More Pennsylvania households left out in the cold this winter
More Pennsylvanians don't have heat for their homes for the winter season this year than last year, according to the annual Cold Weather Survey by the state Public Utility Commission.
About 23 percent more homes — from nearly 16,000 in 2012 to more than 19,600 this year — have gone into the winter season without heat provided by a utility, according to the PUC's Cold Weather Survey.
Here in the Alle-Kiski Valley, some providers have an expanding number of customers without heat from public utilities while one is cutting down on the number of those sites.
The PUC study is derived from information from the natural gas and electric providers who must, by state law, survey residential properties where service has been terminated and not reconnected during the course of the calendar year.
Because their service has been terminated, some homeowners use potentially unsafe heating sources and are counted separately because the home is not relying on a central-heating system.
According to the National Fire Protection Association, potentially unsafe sources of heat include kerosene heaters, kitchen stoves or ovens, electric space heaters, fireplaces and connecting extension cords to neighbors' homes.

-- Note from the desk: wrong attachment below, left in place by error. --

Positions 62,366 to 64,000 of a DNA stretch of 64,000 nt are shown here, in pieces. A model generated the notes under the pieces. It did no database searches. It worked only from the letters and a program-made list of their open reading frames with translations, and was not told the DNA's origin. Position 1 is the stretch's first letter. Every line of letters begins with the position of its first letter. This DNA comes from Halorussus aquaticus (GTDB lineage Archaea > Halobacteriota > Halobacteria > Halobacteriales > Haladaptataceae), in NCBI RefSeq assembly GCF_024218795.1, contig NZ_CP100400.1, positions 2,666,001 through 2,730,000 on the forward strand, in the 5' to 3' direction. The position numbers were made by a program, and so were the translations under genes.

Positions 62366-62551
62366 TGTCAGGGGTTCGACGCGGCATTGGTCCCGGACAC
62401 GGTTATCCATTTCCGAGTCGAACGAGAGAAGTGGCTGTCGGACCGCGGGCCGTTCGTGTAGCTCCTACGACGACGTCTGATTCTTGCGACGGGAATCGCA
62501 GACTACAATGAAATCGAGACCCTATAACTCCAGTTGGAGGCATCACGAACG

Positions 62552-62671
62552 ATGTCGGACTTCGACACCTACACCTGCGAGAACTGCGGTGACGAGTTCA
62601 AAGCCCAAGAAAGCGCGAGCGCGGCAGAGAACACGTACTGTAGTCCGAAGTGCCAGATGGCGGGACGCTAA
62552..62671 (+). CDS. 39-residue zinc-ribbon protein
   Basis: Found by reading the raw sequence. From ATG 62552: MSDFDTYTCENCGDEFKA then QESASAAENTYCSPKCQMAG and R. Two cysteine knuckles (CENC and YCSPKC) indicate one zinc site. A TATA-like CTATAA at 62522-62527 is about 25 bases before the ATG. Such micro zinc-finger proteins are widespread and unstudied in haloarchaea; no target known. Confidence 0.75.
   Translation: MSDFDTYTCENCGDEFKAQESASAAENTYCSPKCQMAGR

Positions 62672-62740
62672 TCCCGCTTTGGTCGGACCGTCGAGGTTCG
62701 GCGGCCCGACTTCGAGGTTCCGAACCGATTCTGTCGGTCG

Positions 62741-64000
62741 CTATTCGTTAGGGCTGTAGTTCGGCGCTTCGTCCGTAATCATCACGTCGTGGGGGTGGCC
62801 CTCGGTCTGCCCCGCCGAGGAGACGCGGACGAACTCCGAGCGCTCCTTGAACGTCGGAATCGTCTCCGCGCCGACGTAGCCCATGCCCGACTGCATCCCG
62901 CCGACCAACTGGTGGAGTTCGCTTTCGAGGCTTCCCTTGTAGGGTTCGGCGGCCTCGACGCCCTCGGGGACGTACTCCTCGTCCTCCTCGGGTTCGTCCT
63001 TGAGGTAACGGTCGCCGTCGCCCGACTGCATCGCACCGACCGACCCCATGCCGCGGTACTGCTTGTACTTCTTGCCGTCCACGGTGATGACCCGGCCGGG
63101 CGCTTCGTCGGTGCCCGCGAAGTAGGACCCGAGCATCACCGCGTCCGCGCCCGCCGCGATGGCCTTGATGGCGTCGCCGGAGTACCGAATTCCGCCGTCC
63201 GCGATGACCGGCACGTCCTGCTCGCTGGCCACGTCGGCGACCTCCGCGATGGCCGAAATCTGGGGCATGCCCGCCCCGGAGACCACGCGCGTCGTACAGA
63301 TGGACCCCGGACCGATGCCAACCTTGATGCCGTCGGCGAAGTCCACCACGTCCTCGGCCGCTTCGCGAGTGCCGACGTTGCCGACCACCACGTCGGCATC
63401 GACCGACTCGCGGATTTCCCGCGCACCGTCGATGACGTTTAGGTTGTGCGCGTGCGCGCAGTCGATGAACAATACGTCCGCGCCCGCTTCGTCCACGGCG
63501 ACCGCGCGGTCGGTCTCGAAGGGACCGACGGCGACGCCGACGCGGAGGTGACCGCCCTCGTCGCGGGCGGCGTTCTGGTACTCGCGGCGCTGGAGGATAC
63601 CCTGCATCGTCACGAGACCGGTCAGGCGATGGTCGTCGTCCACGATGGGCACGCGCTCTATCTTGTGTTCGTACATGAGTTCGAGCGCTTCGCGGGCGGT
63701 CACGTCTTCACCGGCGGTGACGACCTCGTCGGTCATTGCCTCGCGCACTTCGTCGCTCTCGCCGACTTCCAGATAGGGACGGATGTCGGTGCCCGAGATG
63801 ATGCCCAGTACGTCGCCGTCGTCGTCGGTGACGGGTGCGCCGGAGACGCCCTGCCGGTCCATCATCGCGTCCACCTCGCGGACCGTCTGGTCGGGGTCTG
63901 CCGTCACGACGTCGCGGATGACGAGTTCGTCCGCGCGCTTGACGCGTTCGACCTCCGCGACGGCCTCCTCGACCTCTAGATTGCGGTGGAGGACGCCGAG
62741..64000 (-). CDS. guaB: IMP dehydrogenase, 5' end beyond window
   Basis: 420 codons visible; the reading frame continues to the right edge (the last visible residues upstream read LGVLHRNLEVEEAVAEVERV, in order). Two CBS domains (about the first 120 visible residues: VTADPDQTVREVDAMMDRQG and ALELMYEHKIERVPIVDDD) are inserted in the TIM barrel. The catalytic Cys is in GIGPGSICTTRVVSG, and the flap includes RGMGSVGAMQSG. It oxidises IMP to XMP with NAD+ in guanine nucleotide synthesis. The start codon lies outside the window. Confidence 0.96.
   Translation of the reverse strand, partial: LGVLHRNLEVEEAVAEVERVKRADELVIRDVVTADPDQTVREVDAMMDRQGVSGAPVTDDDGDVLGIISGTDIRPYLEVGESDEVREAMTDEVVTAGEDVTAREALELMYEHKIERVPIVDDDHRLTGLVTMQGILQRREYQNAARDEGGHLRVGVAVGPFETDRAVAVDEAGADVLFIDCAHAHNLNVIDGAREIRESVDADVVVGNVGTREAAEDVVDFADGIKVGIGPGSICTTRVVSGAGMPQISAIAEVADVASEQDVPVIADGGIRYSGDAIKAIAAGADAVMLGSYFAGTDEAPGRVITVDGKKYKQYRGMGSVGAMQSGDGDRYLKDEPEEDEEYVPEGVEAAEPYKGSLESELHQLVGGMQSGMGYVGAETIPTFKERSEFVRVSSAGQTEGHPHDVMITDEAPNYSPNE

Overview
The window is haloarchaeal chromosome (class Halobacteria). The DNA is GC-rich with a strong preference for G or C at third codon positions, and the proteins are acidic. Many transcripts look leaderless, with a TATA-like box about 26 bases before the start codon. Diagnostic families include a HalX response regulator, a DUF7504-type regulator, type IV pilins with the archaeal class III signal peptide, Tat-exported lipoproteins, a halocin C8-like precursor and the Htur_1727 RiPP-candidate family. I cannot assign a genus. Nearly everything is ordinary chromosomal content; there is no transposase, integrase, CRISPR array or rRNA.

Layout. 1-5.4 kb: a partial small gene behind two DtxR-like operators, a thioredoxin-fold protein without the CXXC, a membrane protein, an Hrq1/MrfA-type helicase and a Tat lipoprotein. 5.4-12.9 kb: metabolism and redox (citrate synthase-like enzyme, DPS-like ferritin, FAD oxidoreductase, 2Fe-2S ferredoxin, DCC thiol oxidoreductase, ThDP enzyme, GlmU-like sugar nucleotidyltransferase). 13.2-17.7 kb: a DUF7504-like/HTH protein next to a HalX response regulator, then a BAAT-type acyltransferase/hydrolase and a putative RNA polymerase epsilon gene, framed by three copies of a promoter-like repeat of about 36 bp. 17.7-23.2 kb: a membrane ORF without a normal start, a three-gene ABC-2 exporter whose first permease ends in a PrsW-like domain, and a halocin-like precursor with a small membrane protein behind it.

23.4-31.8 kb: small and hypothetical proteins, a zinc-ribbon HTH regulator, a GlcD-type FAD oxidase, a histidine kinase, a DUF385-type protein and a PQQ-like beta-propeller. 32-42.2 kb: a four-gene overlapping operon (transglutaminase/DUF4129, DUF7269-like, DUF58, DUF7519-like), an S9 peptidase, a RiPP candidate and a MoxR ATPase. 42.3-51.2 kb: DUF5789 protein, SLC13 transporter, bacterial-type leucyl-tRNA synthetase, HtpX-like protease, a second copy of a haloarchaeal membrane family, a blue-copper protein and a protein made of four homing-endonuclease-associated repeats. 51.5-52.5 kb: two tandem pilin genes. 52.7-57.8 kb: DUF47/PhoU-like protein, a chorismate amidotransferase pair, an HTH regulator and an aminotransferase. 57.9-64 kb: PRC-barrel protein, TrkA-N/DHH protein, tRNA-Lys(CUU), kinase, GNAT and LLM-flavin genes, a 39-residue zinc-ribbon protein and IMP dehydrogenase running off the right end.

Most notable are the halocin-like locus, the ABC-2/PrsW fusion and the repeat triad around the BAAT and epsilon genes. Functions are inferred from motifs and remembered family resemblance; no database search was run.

An additional 1,628 residences are using potentially unsafe heating sources, bringing the total homes not using a central-heating system to just under 21,300, according to the 2013 survey. The total number was about 18,100 in 2012.
“We're thinking that many of those people whose services were cut might not be aware of the organizations out there to help maintain their level of service or to get their service turned back on,” said Jennifer Kocher, PUC press secretary.
The Low Income Home Energy Assistance Program, the Dollar Energy Fund and financial programs at the utilities can provide help with paying for home heating.
“Also at play here are the lingering effects of the economic downturn that has caused hardships for people who aren't used to facing the economic challenges out there,” Kocher said.
For West Penn Power, the number of customers without a utility heating due to termination of services has increased to 345 households in 2013, up from 259 in 2012.
“These are not the best of times, but we don't want people to go without electricity or heat,” said Todd Meyers, West Penn spokesman.
“We have 750,000 customers at West Penn Power, and I don't have a specific reason why the numbers are up,” he said.
“Other than the fact it has been a tough economic environment,” he said. “It's been difficult for some to find work. Then there's those who are under-employed. So it stands to reason that some people who have a difficult time paying their electric bills.”
The number of residents without service has declined for Peoples Natural Gas from a four-year average from 2008 to 2011 of about 900, to 712 in 2012 and 714 in 2013.
“We've reached out to people more trying to get them on payment plans and to get them some help,” said Barry Kukovich, spokesman for Peoples Natural Gas.